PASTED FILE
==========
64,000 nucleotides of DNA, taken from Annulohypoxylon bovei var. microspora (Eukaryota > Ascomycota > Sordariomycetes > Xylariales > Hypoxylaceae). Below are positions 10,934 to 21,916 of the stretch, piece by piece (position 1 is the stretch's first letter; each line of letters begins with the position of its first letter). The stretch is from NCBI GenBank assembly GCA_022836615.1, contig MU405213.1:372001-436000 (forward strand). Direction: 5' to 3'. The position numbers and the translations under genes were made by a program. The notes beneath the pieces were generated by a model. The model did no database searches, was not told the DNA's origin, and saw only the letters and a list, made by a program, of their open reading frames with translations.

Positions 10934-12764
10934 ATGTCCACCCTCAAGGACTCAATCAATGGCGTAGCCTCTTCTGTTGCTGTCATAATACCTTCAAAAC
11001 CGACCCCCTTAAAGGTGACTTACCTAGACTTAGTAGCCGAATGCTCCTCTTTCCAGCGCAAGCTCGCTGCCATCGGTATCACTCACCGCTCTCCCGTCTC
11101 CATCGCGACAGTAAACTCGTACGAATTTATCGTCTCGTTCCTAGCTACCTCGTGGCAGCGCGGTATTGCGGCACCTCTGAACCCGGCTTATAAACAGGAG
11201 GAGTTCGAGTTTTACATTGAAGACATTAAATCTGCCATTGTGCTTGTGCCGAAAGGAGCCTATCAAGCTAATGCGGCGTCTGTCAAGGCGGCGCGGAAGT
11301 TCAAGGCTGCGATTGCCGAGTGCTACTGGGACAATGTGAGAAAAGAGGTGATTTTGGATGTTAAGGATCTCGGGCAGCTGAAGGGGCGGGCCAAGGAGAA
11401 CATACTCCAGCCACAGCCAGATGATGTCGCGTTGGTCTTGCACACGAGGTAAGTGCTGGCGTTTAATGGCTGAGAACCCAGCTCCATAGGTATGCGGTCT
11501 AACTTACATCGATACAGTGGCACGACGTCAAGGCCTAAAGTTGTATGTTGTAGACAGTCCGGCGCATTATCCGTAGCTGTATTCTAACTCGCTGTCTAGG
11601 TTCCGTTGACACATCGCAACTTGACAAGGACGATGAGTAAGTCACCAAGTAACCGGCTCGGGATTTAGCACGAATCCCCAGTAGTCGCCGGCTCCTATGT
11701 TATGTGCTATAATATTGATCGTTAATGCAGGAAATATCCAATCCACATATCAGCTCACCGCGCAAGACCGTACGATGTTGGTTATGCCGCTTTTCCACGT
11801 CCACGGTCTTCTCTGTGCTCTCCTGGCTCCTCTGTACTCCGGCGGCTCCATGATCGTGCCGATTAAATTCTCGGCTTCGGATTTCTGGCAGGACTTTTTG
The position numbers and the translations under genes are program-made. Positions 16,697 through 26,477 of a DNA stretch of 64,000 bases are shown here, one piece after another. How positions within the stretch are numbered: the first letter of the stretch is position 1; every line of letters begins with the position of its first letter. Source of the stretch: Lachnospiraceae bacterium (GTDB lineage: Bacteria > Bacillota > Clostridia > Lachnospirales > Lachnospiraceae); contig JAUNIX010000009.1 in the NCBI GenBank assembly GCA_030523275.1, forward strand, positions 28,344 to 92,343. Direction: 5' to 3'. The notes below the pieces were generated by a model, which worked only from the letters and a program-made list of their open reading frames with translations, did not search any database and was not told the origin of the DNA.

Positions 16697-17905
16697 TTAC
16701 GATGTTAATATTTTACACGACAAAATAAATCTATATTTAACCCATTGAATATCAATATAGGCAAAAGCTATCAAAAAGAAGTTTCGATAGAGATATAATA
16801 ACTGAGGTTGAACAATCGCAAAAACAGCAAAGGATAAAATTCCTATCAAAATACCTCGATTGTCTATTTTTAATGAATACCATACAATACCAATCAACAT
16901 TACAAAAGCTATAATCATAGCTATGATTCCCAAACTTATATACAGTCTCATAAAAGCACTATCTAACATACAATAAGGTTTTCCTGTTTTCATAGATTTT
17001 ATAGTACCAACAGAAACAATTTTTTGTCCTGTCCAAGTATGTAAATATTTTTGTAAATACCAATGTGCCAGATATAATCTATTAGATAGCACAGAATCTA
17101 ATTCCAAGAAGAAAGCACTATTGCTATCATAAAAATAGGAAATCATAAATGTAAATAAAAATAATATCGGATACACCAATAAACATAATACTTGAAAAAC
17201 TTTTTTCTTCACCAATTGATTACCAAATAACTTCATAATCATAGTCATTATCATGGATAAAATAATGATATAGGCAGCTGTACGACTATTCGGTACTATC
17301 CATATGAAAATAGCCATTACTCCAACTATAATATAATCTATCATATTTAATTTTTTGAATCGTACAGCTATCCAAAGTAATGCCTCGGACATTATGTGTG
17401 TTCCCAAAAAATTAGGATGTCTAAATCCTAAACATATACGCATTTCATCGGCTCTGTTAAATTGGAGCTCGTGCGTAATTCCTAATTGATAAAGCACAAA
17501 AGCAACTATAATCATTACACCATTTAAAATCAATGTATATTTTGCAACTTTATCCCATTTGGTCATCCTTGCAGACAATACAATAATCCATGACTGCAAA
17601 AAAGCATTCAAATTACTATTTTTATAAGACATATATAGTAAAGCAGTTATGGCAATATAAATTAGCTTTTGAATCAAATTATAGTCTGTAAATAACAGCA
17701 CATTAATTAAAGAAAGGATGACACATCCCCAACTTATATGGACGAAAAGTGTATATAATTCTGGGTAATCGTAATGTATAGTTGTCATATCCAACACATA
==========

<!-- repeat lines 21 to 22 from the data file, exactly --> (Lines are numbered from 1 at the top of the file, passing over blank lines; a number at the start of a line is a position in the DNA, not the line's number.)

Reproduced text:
17201 TTTTTTCTTCACCAATTGATTACCAAATAACTTCATAATCATAGTCATTATCATGGATAAAATAATGATATAGGCAGCTGTACGACTATTCGGTACTATC
17301 CATATGAAAATAGCCATTACTCCAACTATAATATAATCTATCATATTTAATTTTTTGAATCGTACAGCTATCCAAAGTAATGCCTCGGACATTATGTGTG